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    Precursors to language development in typically and atypically developing infants and toddlers: the importance of embracing complexity

    D'Souza, Dean and D'Souza, Hana and Karmiloff-Smith, Annette (2017) Precursors to language development in typically and atypically developing infants and toddlers: the importance of embracing complexity. Journal of Child Language 44 (3), pp. 591-627. ISSN 0305-0009.

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    Abstract

    In order to understand how language abilities emerge in typically and atypically developing infants and toddlers, it is important to embrace complexity in development. In this paper, we describe evidence that early language development is an experience-dependent process, shaped by diverse, interconnected, interdependent developmental mechanisms, processes, and abilities (e.g. statistical learning, sampling, functional specialization, visual attention, social interaction, motor ability). We also present evidence from our studies on neurodevelopmental disorders (e.g. Down syndrome, fragile X syndrome, Williams syndrome) that variations in these factors significantly contribute to language delay. Finally, we discuss how embracing complexity, which involves integrating data from different domains and levels of description across developmental time, may lead to a better understanding of language development and, critically, lead to more effective interventions for cases when language develops atypically.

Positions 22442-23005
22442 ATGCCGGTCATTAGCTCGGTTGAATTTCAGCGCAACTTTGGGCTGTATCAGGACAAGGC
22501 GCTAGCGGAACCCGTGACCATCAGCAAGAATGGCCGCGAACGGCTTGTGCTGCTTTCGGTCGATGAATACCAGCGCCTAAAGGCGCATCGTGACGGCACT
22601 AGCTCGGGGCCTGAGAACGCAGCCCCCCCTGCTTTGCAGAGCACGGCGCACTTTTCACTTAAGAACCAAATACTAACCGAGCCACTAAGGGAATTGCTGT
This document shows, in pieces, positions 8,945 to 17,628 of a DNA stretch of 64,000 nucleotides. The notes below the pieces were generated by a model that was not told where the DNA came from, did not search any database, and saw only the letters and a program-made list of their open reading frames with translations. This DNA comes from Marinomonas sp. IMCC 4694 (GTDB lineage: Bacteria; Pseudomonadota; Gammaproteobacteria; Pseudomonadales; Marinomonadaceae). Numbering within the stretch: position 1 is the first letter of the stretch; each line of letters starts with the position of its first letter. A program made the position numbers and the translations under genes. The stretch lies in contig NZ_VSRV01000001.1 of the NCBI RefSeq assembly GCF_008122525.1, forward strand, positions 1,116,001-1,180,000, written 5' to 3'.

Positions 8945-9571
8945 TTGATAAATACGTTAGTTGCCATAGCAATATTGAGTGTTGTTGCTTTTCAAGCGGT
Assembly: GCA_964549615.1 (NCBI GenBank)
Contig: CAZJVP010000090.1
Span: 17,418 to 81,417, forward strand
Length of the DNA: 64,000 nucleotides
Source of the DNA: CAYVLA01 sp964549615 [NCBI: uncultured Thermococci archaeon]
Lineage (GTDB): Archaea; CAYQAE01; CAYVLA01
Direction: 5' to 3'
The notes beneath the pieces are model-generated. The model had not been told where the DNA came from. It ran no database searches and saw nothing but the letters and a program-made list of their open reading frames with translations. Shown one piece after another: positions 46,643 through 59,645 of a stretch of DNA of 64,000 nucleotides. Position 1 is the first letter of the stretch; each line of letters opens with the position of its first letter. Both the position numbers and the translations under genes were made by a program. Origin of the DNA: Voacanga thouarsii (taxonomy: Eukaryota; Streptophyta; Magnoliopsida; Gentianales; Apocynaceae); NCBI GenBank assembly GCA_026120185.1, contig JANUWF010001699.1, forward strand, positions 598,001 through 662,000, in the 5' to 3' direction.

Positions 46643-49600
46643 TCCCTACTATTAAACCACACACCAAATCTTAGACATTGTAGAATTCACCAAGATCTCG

Metadata

    Item Type: Article
    Additional Information: This is a pre-copyedited, author-produced PDF of an article accepted for publication following peer review. The version of record is available online at the link above.
    Keyword(s) / Subject(s): language development, language precursors, neurodevelopmental disorders, functional specialization, Down syndrome, fragile X syndrome, Williams syndrome
    School: Birkbeck Schools and Departments > School of Science > Psychological Sciences
    Research Centres and Institutes: Brain and Cognitive Development, Centre for (CBCD)
    Depositing User: Administrator
    Date Deposited: 01 Mar 2017 17:11
    Last Modified: 27 Jun 2020 07:56
    URI: http://eprints.bbk.ac.uk/id/eprint/18247

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